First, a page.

Confidence in somebody's climbing and in his abilities is an
essential attribute. One candevelop self-confidence through training
andmountaineering experience, just as he can learn how to use his
self-assurance topersuadehimwhenhe isready tocrosshis limits.
I believe that a climber can strengthen his confidence by
dwelling on what he does well. He should not compare himself
unfavorably with others, or suppose that others are judging him
adversely. If aclimberdoes feel inadequate inanyarea, hemust train
to improvehis skills. It is important for amountaineer to takepride in
what he has done well, and approach his tasks like a genuine
sportsperson: train to improve strengths and eliminateweaknesses,
but at the same time recognize that doing as well as he can, and
constantlyraising that level, is themost thathecanexpect.
For someone tohavesignificantmountaineeringgains,hemust
take risks. Confidence and courage are required, as is the ability to
lookatalldirectionsbeforehe leaps. Being inventivemeansbelieving
in his ability and being brave enough to risk being wrong. When
dealingwith risk, a climber tries to think likeanentrepreneur, that is,
calculatewhethera risk isworthwhile,and if it is, find thecourageand
build the self-confidence to take it. When facing any risk, onemust
adopt the best mental attitude and concentrate on the positive
potential, the upside. Be aware, though, that there is always a
downside. Even themost confident person should consider, even at
thebackofhishead,whatwill happen if theworst comes to theworst.
If the downside is personally unacceptable, hemust look for ways of
limiting therisk, ideallya fail-safeposition.
On top of everything else, amountaineer needs a tremendous
physical energy to do any climbing job well. But the energy that
makes the difference between success and failure is in themind. He
can generate drive by determinedly and persistently channeling his
energy towards a chosen purpose. It is only human to have grand
ideas that arenever turned into reality, yet ambitious plans areoften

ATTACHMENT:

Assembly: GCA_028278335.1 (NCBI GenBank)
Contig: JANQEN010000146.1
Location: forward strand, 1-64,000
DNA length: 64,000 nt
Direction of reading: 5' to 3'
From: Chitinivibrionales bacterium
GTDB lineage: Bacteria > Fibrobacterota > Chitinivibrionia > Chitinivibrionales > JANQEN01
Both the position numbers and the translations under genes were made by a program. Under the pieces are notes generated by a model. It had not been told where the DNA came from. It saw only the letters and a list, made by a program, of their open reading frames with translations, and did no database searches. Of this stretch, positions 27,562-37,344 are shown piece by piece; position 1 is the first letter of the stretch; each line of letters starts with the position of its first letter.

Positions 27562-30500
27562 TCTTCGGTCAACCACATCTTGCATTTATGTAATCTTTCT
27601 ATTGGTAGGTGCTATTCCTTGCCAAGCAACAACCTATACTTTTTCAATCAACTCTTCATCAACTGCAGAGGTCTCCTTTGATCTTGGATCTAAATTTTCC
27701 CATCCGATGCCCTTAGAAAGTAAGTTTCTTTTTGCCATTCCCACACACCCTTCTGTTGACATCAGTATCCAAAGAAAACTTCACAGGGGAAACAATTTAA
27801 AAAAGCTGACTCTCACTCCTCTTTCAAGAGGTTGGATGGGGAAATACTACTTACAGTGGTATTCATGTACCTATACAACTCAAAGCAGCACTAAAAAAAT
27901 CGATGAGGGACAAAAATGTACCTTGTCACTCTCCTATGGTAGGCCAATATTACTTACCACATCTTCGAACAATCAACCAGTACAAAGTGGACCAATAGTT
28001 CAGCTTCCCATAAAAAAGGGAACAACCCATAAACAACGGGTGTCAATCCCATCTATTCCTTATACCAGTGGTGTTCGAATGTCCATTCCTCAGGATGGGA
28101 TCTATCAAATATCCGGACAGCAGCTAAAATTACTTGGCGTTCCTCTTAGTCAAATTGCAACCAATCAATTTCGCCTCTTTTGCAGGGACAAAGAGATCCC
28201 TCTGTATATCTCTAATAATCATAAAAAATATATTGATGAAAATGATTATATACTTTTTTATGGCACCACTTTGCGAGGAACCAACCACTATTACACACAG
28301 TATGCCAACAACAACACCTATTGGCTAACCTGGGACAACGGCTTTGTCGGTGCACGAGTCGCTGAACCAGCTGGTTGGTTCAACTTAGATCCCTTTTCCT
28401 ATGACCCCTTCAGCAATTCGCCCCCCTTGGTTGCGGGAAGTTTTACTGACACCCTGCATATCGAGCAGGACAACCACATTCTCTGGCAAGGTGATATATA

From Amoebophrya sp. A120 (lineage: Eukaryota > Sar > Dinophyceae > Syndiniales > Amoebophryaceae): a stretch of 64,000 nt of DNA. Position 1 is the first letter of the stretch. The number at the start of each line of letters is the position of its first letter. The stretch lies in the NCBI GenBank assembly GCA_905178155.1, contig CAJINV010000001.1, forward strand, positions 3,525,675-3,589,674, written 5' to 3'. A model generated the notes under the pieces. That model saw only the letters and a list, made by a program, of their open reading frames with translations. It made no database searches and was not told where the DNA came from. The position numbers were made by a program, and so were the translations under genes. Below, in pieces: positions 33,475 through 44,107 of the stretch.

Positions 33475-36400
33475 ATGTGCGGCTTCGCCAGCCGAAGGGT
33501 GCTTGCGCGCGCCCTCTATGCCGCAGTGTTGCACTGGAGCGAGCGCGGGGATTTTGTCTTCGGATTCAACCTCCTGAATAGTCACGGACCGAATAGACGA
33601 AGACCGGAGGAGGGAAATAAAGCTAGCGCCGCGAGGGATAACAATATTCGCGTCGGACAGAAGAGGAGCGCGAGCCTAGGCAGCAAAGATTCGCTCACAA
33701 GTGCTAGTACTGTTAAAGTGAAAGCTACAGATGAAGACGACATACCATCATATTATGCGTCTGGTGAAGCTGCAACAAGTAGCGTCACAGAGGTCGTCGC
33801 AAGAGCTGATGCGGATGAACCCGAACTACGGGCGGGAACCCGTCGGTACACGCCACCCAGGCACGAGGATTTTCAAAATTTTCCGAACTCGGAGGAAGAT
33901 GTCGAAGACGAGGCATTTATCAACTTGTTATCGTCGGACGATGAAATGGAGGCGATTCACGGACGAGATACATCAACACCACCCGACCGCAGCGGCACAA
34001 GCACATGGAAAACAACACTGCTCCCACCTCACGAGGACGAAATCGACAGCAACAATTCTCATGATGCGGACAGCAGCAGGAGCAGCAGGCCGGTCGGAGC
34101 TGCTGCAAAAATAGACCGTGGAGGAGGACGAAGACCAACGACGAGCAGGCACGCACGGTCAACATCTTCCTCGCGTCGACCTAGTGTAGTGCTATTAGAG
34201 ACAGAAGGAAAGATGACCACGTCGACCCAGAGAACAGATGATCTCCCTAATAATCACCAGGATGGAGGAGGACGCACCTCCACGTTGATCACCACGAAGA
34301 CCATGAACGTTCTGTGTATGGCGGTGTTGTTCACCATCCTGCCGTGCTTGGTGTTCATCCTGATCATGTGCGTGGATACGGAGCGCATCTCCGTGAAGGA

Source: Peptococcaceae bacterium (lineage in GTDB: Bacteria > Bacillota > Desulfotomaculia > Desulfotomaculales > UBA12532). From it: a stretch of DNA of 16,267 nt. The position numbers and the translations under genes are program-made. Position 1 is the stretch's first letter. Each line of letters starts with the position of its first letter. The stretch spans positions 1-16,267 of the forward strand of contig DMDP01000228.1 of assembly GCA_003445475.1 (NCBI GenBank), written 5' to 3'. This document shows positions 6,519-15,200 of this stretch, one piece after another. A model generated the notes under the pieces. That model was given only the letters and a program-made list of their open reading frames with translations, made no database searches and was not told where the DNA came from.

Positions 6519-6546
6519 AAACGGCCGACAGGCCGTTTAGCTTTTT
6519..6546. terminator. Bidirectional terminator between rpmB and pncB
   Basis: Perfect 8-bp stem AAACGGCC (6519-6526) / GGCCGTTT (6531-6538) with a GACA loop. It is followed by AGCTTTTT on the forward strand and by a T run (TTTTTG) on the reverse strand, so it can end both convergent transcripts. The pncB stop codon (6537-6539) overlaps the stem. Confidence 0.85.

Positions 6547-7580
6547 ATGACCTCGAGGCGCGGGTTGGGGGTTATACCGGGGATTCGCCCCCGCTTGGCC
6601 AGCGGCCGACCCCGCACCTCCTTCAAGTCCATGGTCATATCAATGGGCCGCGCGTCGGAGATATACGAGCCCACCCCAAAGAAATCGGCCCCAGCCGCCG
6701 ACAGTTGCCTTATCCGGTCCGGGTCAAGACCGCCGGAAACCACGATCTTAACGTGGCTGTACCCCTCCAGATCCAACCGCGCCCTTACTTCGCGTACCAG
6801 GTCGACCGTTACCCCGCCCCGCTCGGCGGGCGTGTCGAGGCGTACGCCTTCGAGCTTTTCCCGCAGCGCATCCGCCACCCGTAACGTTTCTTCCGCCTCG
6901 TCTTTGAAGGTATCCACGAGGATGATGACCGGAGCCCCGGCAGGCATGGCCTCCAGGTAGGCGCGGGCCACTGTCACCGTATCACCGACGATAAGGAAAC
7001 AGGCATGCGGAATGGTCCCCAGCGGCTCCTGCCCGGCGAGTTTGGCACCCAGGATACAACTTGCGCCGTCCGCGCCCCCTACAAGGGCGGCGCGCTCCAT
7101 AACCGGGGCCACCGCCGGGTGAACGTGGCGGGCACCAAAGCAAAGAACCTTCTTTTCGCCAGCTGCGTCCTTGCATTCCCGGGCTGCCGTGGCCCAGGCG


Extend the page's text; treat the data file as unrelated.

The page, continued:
perfectly viable. What is lacking is the willpower to activate them.
Keep ideas alive by planning action and having the rightmindset will
helpanyclimber todrawhisattention tovaluableobservations thathe
might otherwisemiss.Analpinist canonlyabandonhisplansbecause
his analysis has revealed faults, not becausemental laziness or fear
hasstoppedhim inhis tracks.
Driveandenergysuggestphysicalattributes. It is true that, just
as some people are born with greater physical powers, so certain
psychological giftsare innate.But there isacritical similaritybetween
thephysical and themental.Everybodycanchooseand reacha target
forpersonal success.Byconcentratingon thatobjective,aclimberwill
generatedrive towardsachieving theend.He canmultiplyhisenergy
bychanneling it towards thepurposeonwhichhismind isset.
There is no good alternative to the goal of perfectionism
seeking topperformance inyourself,andbeingconstantlydissatisfied
with a less-than-perfect result. Be your own best critic, drawing
attention to your faults, and going into search of excellence. The
pursuit of the highest possible standards automatically points you
towards achieving excellence. If you achieve perfection in climbing,
youmust be the best, which is the proper objective in any context.
Even momentary perfection is extremely hard to achieve, if not
impossible. In practice, aiming for excellence will mean performing
significantly better than your present standards, which are always
The ascent to AmaDablam's Camp 1 requires exposed granite ridge climbing